How Can We Improve Without Changing?


If we could just get it back the way it used to be.

The Israelites wanted to go back to Egypt where the food was better. Christians in a congregation where there has been conflict want everyone to come back. “Let’s get a new preacher and get it back the way it used to be.” “Let’s appoint a new elder to replace the one who resigned, died, moved, or left angry.”

Why not just announce there’ll be no more change and keep things predictable and peaceful?

Without change, you have perpetual babies, freshmen, entry-level jobs, immature Christians, unqualified leaders, or no leaders.

Change IS. Change happens — often without our choice and control. Many times change is from the outside. Transition happens on the inside. I have choices of how I respond to change.

William Bridges was a frustrated, burned-out college professor. He decided to take some time off and decide what he wanted to do with the rest of his life. He became a transition specialist.

He divided a transition into three stages:

  1. An ending.
  2. A neutral zone.
  3. A new beginning.

The key to understanding the process is accepting and trying to deal with the neutral zone. During this time one is confused, disoriented, and often loses hope.

Mr. Bridges said trying to make things like they used to be is like taking a handful of leaves in one hand in November and a tube of Elder’s Glue™ in the other. When someone asks, “What are you doing?”, you reply, “I’m gluing leaves back on the tree. I like trees with leaves better.”

Here is hope. Mr. Bridges said you don’t have to do much during the neutral zone — during the winter. Just keep from freezing to death. Winter will pass. Spring will come. Things will never be just like they were. But trees will put out leaves. Flowers will bloom. There’ll be another growing season.Transition with Frame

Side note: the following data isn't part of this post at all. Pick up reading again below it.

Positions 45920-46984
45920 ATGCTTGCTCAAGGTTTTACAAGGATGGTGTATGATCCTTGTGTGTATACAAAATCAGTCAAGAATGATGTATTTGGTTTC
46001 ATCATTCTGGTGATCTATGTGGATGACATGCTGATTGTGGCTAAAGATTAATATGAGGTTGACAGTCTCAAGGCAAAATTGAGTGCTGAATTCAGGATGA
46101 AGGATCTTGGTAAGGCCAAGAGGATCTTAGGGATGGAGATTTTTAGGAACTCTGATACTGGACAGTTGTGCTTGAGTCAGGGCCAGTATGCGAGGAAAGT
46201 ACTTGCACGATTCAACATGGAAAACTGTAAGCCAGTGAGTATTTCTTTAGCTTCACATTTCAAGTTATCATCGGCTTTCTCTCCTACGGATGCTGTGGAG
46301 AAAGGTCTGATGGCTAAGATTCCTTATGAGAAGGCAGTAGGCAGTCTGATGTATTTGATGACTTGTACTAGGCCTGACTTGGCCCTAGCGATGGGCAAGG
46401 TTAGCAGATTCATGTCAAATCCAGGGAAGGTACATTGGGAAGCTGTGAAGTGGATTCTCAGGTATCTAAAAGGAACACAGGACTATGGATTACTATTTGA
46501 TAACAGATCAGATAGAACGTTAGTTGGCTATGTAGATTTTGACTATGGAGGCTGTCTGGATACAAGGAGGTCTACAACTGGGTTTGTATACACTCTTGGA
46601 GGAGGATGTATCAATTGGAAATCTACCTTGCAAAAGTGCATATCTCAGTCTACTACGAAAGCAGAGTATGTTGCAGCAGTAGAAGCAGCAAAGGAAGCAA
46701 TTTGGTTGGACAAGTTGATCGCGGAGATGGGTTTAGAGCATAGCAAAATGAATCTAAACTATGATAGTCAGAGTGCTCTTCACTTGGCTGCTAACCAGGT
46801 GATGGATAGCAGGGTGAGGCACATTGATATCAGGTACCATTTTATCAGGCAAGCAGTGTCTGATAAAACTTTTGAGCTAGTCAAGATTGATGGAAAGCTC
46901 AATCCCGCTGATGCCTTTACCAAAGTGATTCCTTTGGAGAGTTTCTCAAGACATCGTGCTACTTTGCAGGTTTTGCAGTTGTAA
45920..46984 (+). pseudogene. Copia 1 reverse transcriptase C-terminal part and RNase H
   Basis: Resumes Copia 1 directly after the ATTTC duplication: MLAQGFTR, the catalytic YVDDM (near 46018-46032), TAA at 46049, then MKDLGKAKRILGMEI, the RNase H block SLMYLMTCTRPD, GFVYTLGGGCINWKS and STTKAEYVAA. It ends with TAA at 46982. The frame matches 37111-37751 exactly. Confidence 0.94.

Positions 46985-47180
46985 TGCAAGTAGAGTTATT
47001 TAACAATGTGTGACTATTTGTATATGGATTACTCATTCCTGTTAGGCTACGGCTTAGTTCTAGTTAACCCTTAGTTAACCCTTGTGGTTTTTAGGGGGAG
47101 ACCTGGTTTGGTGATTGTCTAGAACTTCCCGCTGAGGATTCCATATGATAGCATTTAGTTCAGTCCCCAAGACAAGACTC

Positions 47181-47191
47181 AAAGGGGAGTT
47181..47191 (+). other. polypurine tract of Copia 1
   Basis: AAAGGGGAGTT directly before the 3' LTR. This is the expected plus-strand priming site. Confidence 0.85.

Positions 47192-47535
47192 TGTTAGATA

A good understanding of this process has been helpful to me. Notice the chart. There aren’t three neat vertical stages. They overlap. Some days you will be sad thinking of what you have lost, ecstatic as you think of great things ahead, and depressed because you don’t know what to do next.

I’ve read three books by Bridges:

  1. Transitions: making sense of life’s changes. This is the theory, a good explanation of the process.
  2. Managing Transitions: making the most of change. This is the how-to book. There are suggestions and procedures for leaders or individuals to deal with change to make a better transition.
  3. The Way of Transition: embracing life’s most difficult moments. He tells how he dealt with the illness and death of his wife, his grieving, and eventual remarriage. He describes vividly how powerful the neutral zone is:

All the things that I had written about transition – the very things that people had said were so helpful to them – now felt strangely unreal to me. I wondered, How could I ever have tried to pass myself off as an expert on transition? I felt now that my words had totally failed to match in depth the experience of actually being in transition (The Way of Transition: embracing life’s most difficult moments, by William Bridges Copyright © 2001 by William Bridges, page xii).

Part of understanding transition is that it takes time. You can assign as many women as you can recruit. But it will still take about nine months to have a baby. I cannot successfully command someone or myself to “Get over it.”

The opportunity for the interim minister is to coach and lead the congregation during this uncertain time. Confusion, anxiety, and lack of direction are normal for people grieving over a loss and wondering if there will be a new beginning.

This process is what I plan to discuss in the months ahead.

How have you grown or failed to grow during times of change?

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Jerrie Barber
Disciple of Jesus, husband, grandfather, preacher, barefoot runner, ventriloquist

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